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Wisconsin Supreme Court Ruling Allows Union Recertification Elections

News Release

Wisconsin Supreme Court Ruling Allows Union Recertification Elections

Teachers seek union recertification elections guaranteed under law

Madison, WI (November 22, 2013) – Last night, the Wisconsin Supreme Court issued a ruling that allows teachers across the state to vote to determine whether union officials can continue to claim to represent those teachers in their respective workplaces.

The ruling strikes down a Dane County Circuit Court judge's order that prohibited the Wisconsin Employment Relations Commission (WERC) from conducting secret-ballot recertification elections that are guaranteed under Wisconsin Act 10.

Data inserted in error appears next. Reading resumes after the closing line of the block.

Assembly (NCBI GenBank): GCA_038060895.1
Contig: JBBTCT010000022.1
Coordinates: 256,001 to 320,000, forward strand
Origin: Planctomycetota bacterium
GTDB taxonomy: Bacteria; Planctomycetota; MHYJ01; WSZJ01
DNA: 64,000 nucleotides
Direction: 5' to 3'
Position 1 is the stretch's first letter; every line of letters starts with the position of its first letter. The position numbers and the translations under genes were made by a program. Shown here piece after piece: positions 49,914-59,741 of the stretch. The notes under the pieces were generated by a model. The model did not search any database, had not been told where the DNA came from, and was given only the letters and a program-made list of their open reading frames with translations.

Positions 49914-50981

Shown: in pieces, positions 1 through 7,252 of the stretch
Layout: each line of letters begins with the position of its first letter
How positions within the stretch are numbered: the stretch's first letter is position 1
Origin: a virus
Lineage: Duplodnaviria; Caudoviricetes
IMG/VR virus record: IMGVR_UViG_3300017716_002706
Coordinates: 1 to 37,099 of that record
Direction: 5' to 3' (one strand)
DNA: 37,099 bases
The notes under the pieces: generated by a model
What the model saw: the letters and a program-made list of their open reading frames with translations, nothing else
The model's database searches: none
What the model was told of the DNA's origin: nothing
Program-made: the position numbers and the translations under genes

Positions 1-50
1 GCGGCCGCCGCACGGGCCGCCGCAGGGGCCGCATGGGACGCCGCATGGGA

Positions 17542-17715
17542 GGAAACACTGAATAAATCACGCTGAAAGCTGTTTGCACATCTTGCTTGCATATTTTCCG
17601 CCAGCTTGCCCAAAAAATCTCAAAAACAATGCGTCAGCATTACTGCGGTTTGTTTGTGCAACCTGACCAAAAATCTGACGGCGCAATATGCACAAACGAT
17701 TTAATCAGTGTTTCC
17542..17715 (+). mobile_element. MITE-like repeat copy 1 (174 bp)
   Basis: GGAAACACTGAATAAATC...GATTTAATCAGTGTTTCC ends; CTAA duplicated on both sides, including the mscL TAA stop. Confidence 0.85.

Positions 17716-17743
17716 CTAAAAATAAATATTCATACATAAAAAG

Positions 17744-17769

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Five Wisconsin Teachers File Lawsuit Seeking Act 10 Enforcement

News Release

Five Wisconsin Teachers File Lawsuit Seeking Act 10 Enforcement

Teachers seek union recertification elections guaranteed under law

Waukesha, WI (October 30, 2013) – With the help of attorneys from the National Right to Work Foundation and the Wisconsin Institute for Law and Liberty, five Wisconsin public school teachers have filed a lawsuit in state court against the Wisconsin Employment Relations Commission (WERC).

In the lawsuit, the teachers seek the secret-ballot recertification elections, guaranteed under Wisconsin Act 10, which will allow teachers across the state to determine whether union officials can continue to claim to represent those teachers in their respective workplaces.